Research – Efficacy and Quality Attributes of Antimicrobial Agents Application via a Commercial Electrostatic Spray Cabinet to Inactivate Salmonella on Chicken Thigh Meat

Journal of Food Protection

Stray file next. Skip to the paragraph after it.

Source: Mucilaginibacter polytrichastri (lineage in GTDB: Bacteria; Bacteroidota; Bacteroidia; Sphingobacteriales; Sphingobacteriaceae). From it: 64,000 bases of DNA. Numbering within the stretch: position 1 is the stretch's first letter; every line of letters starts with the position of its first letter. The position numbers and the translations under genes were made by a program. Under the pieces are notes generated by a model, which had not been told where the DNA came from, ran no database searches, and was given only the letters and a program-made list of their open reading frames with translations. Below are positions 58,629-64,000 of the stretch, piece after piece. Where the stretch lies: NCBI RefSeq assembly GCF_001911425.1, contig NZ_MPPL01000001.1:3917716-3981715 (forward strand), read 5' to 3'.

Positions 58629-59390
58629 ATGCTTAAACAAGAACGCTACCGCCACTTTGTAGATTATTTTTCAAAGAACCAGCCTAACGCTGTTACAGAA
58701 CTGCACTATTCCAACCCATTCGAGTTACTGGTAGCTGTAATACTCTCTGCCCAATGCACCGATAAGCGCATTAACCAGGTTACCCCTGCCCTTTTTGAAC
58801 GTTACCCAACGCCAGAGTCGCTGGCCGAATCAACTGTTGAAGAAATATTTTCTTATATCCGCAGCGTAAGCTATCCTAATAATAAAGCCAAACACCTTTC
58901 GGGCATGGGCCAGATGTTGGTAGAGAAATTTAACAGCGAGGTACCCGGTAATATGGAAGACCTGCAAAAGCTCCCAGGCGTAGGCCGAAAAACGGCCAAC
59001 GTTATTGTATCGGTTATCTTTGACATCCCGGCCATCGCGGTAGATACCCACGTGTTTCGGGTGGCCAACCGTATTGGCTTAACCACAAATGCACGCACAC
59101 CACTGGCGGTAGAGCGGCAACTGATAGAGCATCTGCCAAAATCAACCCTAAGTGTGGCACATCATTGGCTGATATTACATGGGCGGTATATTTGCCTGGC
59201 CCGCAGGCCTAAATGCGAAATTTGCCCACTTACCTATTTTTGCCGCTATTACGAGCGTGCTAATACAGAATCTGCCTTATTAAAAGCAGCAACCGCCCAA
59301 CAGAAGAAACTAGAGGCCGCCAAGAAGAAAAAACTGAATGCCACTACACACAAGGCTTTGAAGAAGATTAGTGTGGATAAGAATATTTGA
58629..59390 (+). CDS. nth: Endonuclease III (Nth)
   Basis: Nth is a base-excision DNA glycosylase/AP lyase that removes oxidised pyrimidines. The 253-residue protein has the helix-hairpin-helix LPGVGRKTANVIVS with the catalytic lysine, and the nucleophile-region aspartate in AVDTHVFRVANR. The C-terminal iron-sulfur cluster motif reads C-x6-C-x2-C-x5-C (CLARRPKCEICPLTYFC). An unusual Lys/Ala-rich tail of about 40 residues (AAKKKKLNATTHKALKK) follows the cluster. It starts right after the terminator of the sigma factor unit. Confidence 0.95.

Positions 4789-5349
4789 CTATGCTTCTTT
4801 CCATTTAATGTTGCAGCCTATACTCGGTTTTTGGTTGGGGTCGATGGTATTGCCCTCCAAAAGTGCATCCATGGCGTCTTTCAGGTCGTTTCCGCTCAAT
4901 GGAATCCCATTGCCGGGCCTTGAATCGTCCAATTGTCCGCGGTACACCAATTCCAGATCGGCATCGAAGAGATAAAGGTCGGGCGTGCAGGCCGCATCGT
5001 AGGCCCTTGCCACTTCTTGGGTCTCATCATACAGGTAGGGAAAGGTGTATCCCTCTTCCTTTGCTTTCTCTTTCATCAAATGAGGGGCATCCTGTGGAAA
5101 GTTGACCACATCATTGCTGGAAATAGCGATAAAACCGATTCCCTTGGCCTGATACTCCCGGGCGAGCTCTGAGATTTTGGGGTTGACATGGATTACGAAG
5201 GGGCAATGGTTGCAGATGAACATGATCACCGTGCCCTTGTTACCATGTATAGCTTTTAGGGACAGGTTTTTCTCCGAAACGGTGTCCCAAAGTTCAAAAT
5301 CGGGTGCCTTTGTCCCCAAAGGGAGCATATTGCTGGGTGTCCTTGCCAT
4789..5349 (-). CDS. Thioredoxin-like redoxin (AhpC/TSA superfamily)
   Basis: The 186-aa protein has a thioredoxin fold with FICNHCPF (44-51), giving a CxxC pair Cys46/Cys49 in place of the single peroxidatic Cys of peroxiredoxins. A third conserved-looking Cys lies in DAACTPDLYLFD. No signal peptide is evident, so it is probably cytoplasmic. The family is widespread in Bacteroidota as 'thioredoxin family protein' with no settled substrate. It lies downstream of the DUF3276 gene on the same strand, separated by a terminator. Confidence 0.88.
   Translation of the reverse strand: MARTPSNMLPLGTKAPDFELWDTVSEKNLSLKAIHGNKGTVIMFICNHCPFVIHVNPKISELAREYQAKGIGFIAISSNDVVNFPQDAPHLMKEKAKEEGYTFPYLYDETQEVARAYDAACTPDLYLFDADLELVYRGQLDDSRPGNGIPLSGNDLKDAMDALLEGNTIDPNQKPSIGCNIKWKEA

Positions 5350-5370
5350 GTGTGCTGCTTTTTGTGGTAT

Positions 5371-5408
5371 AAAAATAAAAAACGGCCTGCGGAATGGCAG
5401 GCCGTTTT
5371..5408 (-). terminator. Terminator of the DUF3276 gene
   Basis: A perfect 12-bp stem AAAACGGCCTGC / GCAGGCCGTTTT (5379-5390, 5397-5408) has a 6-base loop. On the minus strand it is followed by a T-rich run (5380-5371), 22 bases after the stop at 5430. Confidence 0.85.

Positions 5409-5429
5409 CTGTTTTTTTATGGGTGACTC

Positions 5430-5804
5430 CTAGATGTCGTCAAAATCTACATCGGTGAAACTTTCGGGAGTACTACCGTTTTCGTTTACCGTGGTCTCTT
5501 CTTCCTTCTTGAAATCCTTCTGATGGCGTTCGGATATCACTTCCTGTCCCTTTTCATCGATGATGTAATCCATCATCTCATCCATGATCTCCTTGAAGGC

Salmonella is a foodborne pathogen associated with poultry meat. This study aimed to determine the efficiency and quality attributes of two antimicrobial agents to reduce Salmonella on raw chicken meat when applied individually and in combination using an electrostatic spray cabinet. Five logs CFU/g of non-pathogenic, rifampicin-resistant Salmonella Typhimurium were inoculated on skin less, bone less, raw chicken thigh meat and passed through an electrostatic spray cabinet while being sprayed with 5% lauric arginate (LAE), and 100, 1000, 1500, 1750 ppm of peracetic acid (PAA). Spraying of 5% LAE for 45 s, significantly reduced Salmonella by 5 logs (p<0.05). The 1500 ppm of PAA reduced Salmonella significantly within 45 s (1.157 logs). Spraying of 1500 ppm PAA followed by LAE within 15 s reduced Salmonella significantly more than vice versa (p<0.05). The color, water holding capacity, and texture did not differ significantly, but resulted in a significantly strong aroma and flavor. Both LAE and PAA efficiently reduced Salmonella when applied in an electrostatic spray cabinet on raw chicken thigh meat. The results suggest that the sequential order of application of antimicrobial agents is important to improve the safety and quality of raw chicken thigh meat.

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